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    Quote Originally Posted by Salem View Post
    3. It might actually be quicker at run-time, depending on your implementation of memcpy.
    Normally I would agree, but I don't think I can do that with this one...
    memcpy is an optimized and fast function for copying memory, so it will probably be faster, if anything. Or should be.
    Quote Originally Posted by Adak View Post
    io.h certainly IS included in some modern compilers. It is no longer part of the standard for C, but it is nevertheless, included in the very latest Pelles C versions.
    Quote Originally Posted by Salem View Post
    You mean it's included as a crutch to help ancient programmers limp along without them having to relearn too much.

    Outside of your DOS world, your header file is meaningless.

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    Quote Originally Posted by armen View Post
    I think i confused you with 2D array when i said double.
    so considering the variable
    int dist[N][N]
    and
    int mincost[N]
    and can't have mincost to point to dist[N], by setting mincost = dist[N] ?
    No you cannot do that because the name of an array mincost is not a variable and as Salem suggested use a loop after an assignment like
    Code:
    int *ip = mincost

  13. #13
    C++まいる!Cをこわせ! Elysia's Avatar
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    Your code seems misleading, since you are actually creating a new pointer and assigning to it instead of assigning to the destination array.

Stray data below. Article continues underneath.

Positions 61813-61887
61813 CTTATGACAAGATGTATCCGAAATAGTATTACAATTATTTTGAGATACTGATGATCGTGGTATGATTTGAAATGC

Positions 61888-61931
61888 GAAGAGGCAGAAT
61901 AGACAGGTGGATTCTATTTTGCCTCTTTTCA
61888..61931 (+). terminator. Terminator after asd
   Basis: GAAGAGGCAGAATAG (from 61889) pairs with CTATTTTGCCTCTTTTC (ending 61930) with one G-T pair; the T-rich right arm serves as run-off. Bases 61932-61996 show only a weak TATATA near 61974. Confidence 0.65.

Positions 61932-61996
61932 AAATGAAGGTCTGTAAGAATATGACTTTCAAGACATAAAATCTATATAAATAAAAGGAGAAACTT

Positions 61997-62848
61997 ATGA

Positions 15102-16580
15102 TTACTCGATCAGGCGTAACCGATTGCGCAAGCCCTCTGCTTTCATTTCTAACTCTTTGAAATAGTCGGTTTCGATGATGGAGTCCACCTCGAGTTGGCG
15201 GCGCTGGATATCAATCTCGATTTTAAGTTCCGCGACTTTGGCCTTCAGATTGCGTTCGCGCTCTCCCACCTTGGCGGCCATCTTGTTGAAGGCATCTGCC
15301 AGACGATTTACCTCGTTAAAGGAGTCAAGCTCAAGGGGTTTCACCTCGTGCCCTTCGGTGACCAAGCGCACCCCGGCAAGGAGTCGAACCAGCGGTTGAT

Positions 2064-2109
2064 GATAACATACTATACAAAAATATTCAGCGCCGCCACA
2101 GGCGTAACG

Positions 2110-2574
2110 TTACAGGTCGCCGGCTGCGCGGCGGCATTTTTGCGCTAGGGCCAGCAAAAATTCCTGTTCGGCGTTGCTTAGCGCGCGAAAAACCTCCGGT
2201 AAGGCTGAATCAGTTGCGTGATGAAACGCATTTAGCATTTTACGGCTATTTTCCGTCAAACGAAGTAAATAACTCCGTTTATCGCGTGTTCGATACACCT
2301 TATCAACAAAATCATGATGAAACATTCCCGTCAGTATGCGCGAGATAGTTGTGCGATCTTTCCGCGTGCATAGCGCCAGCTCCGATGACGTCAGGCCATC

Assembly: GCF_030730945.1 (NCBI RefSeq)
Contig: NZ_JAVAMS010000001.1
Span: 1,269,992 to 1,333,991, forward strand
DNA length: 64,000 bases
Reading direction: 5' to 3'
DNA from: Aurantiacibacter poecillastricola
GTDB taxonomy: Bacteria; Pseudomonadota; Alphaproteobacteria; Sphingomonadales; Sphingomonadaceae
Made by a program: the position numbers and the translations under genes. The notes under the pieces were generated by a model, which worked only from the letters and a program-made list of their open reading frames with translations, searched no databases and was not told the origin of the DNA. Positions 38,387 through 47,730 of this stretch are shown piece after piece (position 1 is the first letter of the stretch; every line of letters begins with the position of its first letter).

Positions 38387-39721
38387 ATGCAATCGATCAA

Although it does support assigning a structure to a structure, which pretty much means it is possible to assign a range of values to another range of values, just in a different form. You may think it is strange, but it's just how it is.
    Quote Originally Posted by Adak View Post
    io.h certainly IS included in some modern compilers. It is no longer part of the standard for C, but it is nevertheless, included in the very latest Pelles C versions.
    Quote Originally Posted by Salem View Post
    You mean it's included as a crutch to help ancient programmers limp along without them having to relearn too much.

    Outside of your DOS world, your header file is meaningless.

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    I see how it can be misconstrued; ofcourse the OP can simply use a pointer and an offset in a loop for array assignment as in
    Code:
    *(mincost + i) = *(dist[0] + i);

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    Quote Originally Posted by Elysia View Post
    Normally I would agree, but I don't think I can do that with this one...
    memcpy is an optimized and fast function for copying memory, so it will probably be faster, if anything. Or should be.
    But it's probably better at copying 400-40000 bytes than 40 bytes. After all, the compiler may well come up with roughly the same loop as a short memcpy. And there is the overhead of the call or stuffing the right values in the right registers for a rep movs sequence (assuming x86). So I'm with Salem here. Use a loop.

    Obviously, if we have 1000 indices at each size, memcpy() will probably be a tad faster.